Medieval Bodies: Life, Death and Art in the Middle Ages is a compelling and, at times, gruesome read that explores the Medieval world through the body.
Over the course of the book's ten chapters, author, Jack Hartnell uses each part of the body (the head, the senses, the skin, the bone, the heart, the blood, the hands, the stomach, the genitals, and the feet) to explore the many fascinating and often bizarre ways that people in the Middle Ages viewed their physical selves.
His chapters roam widely on subjects closely and sometimes tangentially connected with the chapter title, so his chapter on the head inspires discussions of mental illness, hairstyles, beheading, and the rival relics of John the Baptist’s head. Under the chapter on skin, Hartnell addresses flaying, leprosy, plastic surgery, racial difference and manuscripts. Drawing on art, medicine, literature, science, politics, history, philosophy and ranging across Europe and the Middle East, the scope can be quite dizzying at times.
The book is written with warmth, wit and erudition and is filled with fascinating nuggets. Every chapter is illustrated with images that add interest and intrigue to the accompanying text. These images range from the wheel of urine sprouting from a tree (for diagnosis) to nuns picking penises from a tree, to a ninth-century illustration of foetuses gambolling in the womb.
Perhaps the most impressive image is that of the Wound Man - a figure covered with a multitude of graphic wounds and diseases such as dagger pierces, swollen glands, thorn scratches, bee stings and snake bites. Scattered around him are texts offering individual cures and paragraph references to signpost readers to right section of the book.
At first glance, many practices can feel at best illogical and at worst barbaric.
The Syrian Qusta ibn Luqa, writing in about AD900, believed that rational thought was based on a liquid brain substance. In a quick-witted, brilliant mind — inevitably male — this substance passed 'smoothly and fluidly at lightning pace'. In the lesser minds of children, 'idiots' and women, the liquid moved sluggishly. Medieval eye doctors believed that microsurgery to the cornea could be done with fine needles, which, says Hartnell, 'almost certainly did more harm than good'.
Twelfth century thoughts on contraception were exotic:
'Take a male weasel, and let its testicles be removed and let it be released alive. Let the woman carry these testicles with her in her bosom and let her tie them in goose skin or in another skin, and she will not conceive.'
If there is no weasel to hand, the 12th-century guide proposed an alternative: 'Let her carry against her nude flesh the womb of a goat which has never had offspring.'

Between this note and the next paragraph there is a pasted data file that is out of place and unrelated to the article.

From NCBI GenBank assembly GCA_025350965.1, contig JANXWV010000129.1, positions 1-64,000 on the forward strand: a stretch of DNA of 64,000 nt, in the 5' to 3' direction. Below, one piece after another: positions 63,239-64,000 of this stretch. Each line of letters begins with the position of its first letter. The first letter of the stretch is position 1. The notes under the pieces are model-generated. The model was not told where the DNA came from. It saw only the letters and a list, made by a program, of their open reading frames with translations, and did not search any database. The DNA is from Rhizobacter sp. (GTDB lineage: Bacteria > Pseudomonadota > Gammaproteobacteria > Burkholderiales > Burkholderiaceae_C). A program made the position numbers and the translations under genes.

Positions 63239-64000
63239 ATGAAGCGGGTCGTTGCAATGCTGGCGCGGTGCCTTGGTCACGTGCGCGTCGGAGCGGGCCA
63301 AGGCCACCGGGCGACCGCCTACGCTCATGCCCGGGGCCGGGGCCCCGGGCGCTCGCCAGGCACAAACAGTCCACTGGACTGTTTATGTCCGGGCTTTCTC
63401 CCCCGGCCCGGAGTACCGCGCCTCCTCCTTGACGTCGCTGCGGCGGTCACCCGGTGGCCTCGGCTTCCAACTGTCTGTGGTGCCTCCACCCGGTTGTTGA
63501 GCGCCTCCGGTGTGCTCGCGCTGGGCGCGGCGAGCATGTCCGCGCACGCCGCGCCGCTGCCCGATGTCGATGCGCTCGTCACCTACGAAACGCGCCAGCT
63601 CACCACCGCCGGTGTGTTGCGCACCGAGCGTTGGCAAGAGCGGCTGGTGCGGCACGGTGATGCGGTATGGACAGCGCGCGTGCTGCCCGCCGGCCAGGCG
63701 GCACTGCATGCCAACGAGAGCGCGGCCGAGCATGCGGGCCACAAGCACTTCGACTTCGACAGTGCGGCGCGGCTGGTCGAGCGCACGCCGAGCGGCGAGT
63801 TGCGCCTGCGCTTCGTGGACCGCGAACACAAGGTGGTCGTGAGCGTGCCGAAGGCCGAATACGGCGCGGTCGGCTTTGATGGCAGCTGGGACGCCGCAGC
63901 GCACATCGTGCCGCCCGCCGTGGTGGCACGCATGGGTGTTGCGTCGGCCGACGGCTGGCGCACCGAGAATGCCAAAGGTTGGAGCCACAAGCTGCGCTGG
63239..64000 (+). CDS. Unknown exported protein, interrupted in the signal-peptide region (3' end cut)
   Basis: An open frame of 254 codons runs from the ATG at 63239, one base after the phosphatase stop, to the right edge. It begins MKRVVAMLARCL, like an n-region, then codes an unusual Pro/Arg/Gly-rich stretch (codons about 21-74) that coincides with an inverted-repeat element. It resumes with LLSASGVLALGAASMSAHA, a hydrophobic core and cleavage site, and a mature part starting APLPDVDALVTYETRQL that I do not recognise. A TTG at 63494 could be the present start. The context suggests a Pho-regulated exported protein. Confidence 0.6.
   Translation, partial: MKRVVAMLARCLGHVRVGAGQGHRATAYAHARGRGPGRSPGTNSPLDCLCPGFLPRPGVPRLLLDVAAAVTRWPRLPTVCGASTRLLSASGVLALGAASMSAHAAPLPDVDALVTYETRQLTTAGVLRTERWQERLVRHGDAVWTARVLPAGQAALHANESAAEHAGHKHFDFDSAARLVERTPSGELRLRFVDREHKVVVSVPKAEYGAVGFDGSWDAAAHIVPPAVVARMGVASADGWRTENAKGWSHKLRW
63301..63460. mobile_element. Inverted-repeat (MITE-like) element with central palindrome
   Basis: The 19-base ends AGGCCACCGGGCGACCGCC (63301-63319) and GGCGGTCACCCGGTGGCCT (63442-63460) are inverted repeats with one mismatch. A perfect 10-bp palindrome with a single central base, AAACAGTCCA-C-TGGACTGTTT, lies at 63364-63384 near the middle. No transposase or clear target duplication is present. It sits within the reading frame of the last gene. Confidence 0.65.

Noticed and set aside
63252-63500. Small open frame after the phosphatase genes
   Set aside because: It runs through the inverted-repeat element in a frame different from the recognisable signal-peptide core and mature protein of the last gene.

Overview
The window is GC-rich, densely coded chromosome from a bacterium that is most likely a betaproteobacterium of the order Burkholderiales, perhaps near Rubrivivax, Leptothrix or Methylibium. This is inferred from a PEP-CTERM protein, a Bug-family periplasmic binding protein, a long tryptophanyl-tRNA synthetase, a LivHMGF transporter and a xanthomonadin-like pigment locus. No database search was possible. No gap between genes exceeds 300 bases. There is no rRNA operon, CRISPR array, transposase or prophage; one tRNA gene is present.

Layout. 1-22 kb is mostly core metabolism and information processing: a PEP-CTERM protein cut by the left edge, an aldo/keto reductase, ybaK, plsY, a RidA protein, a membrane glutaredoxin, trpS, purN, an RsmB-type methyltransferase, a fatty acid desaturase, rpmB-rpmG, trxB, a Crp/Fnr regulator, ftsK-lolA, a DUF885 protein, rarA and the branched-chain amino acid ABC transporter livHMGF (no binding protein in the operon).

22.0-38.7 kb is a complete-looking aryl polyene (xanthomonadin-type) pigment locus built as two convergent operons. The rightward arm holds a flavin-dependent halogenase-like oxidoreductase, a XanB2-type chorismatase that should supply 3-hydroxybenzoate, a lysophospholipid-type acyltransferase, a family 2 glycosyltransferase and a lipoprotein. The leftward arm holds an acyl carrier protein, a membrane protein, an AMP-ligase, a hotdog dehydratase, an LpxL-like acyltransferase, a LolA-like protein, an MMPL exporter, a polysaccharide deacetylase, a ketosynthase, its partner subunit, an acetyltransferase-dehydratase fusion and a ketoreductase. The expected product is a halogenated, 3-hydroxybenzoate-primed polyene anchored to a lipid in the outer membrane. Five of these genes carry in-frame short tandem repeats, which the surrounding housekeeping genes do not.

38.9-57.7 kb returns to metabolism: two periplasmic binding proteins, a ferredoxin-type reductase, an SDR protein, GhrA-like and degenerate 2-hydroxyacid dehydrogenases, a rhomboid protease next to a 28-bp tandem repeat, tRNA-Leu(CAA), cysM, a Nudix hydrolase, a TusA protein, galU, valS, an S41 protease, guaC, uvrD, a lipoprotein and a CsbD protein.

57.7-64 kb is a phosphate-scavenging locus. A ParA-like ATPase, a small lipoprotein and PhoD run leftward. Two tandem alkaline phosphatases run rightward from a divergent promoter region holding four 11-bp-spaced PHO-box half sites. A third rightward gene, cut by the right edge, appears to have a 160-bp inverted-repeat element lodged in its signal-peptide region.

This was a full millennium before internal scans, detailed investigations, and the microscopic understanding of the body. Much of the understanding of the body in the Middle Ages was constructed often viewing the body as part of a larger system of natural philosophy which meant that the body was open to the seasons and motion of the planets and needed to be kept in the appropriate balance.
Activities revolved around reading external signs such as pulse and colour of urine to understand and restore internal balance. Seen in this light many of the practices have their own logic.
In other ways areas of Medieval medicine can feel familiar and contemporary, like the boom in plastic surgery. Rhinoplasty and trauma surgery had a surprisingly long history. 'The fourth century author, Oribasius discussed repairing the tip of the nose with an H-shaped flap of skin taken from the cheek'.
Rhinoplasty was used to fix those who had been disfigured on the battlefield, or were victims of the 1490 outbreak of syphilis - a disease which can lead to the collapse of the nose's bridge.
The book also uses medicine as an angle to understand more about the Medieval world, in particular, how people in the Middle Ages conceived of difference in terms of race, religion and gender. For example, men and women were thought to have a fundamental humeral difference. Men's bodies were considered to be much hotter than women's bodies and have a propensity towards greater physical and intellectual growth.
The book concludes with a chapter exploring how we are learning more about the Medieval body through bio-technologies such as DNA analysis and radiology which are helping historians to understand more abut the diet and health of the Medieval body and can help bring the Middle Ages to life.
It also includes a list of illustrations, an index and an extensive bibliography that is helpfully organised into sections according to the chapters and the subjects covered in them, and facilitates further research into the immense range of topics covered.
This book is a fun and illuminating read - I loved it.
Listen to Jack Hartnell talking about his book on this History Extra podcast.
Read an extract of the book